With 10 percent of the world’s tree species facing possible extinction, there is great need for organizations like The Morton Arboretum to bring more energy and focus to tree conservation. In her role, Westwood will bolster the Arboretum’s existing partnerships with the Botanic Gardens International and the Global Trees Campaign to influence and develop new research and conservation programs geared at saving tree species around the world.
The Morton Arboretum has a long history working with Chinese gardens, and Westwood will expand these and other international programs. One of her tasks will be to build successful models for conservation collections at gardens, which will serve as a form of insurance for many tree species around the world. Additionally, Westwood plans to implement a conservation program focused on oaks, trees that play an important role in the Midwest, the Americas and in China’s ecosystems, but face increasing threats.
“Conservation issues don’t follow political borders and boundaries –they affect everyone around the world, and our team looks forward to expanding our existing research to conserve trees both nationally and globally,” explained Dr. Nicole Cavender, vice president of science and conservation at The Morton Arboretum. “Murphy’s extensive experience in botany and global research will be key in expanding the Arboretum’s conservation efforts.”
A dual citizen in the United States and United Kingdom, Westwood has spent the last 10 years as a researcher at botanic gardens around the world. Her field work includes trips to Belize, Guatemala, South Africa and the United Kingdom.
Before arriving at The Morton Arboretum, Westwood was an instructor of College First, a summer program for students in the Chicago Public Schools through the Chicago Botanic Garden. She also conducted research on endangered palm trees in Central America at the National History Museum in London.
Westwood has a doctorate in plant development biology from the University of Cambridge and completed postdoctoral research at the University of Cambridge and the Royal Botanic Gardens, Kew. She earned a master’s degree in advanced methods of taxonomy and biodiversity from Imperial College in London and graduated from the University of Michigan with a Bachelor of Science degree in Environmental Policy and Behavior in 2002.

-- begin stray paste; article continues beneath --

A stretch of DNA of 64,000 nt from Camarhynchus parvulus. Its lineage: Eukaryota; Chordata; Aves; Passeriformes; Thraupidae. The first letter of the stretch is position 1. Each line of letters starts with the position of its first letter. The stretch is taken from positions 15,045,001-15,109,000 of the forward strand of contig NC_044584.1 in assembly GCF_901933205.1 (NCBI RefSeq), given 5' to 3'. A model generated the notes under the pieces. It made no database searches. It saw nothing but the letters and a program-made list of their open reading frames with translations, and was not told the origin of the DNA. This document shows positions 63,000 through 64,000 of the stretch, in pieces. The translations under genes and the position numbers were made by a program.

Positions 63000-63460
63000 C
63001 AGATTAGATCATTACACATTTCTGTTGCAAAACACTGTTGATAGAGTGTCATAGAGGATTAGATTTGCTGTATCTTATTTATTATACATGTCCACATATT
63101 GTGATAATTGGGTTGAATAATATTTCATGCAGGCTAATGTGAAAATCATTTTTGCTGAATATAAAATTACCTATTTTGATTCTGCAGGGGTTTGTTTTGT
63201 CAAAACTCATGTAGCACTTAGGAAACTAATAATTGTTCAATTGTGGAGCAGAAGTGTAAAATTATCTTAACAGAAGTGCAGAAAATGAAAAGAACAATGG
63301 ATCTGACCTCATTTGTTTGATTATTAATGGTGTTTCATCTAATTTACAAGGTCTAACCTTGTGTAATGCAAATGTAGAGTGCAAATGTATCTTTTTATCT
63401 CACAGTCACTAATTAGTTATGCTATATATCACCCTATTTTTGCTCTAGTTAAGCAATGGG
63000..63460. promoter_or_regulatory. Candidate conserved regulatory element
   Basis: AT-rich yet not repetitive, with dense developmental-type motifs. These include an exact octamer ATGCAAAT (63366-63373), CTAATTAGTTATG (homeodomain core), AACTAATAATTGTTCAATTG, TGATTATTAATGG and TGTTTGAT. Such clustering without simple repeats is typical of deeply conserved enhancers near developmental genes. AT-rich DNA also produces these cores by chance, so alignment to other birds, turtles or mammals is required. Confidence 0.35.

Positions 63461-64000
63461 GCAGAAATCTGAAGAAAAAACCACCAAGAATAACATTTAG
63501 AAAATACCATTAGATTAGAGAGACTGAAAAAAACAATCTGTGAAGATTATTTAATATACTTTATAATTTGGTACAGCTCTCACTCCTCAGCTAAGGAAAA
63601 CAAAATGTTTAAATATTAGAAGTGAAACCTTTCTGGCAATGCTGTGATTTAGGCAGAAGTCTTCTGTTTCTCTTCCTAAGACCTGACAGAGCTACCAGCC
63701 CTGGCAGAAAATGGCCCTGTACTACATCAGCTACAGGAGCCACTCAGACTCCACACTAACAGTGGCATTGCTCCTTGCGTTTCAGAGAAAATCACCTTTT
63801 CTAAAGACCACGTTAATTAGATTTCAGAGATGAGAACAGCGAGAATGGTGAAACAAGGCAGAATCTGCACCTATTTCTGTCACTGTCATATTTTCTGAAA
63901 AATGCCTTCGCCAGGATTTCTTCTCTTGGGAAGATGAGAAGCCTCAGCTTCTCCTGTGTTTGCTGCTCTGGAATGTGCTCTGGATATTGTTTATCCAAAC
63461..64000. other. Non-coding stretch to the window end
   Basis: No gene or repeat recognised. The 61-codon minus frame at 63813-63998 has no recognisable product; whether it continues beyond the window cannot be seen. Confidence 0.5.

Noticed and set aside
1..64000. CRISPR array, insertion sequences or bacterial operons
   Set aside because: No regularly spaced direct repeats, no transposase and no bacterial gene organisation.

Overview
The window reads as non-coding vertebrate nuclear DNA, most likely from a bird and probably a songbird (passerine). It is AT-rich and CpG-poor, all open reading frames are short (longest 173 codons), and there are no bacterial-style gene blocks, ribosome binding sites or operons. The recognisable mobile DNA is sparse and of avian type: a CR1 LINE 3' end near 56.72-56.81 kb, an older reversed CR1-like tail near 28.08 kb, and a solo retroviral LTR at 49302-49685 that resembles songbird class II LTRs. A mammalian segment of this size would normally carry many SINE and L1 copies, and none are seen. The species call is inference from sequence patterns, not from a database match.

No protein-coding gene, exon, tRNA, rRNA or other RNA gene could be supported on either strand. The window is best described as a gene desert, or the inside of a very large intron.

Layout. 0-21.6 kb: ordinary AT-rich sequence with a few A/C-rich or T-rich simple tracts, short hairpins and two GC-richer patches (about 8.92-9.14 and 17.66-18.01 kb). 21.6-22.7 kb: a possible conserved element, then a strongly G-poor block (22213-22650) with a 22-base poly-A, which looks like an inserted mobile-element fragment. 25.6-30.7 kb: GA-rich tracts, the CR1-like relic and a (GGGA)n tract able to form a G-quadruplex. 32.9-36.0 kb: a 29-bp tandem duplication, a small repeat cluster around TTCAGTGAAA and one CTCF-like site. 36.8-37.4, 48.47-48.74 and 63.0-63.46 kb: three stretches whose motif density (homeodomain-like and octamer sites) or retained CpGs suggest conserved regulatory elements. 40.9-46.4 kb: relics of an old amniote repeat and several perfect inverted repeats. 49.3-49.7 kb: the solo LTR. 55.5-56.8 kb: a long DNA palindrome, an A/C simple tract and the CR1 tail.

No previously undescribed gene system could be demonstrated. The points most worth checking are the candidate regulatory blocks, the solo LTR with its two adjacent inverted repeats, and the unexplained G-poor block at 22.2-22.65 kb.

About The Morton Arboretum
The Morton Arboretum is an internationally recognized outdoor tree museum on 1,700 acres. Plant collections, scientific research and education programs support the mission to plant and conserve trees and other plants for a greener, healthier and more beautiful world. Designed with natural landscapes, the grounds include the award-winning, four-acre interactive Children’s Garden, the one-acre Maze Garden, plus specialty gardens, 16 miles of trails and nine miles of roads. Visitor experiences include the open-air tram ride, guided walks, Arbor Day celebrations, concerts, art shows, Fall Color Festival, and special exhibits. The Arboretum welcomes more than 800,000 visitors annually and serves more than 35,600 members. Located 25 miles west of Chicago in Lisle, Illinois, the Arboretum is open daily 7 a.m. until sunset. Learn more at mortonarb.org.
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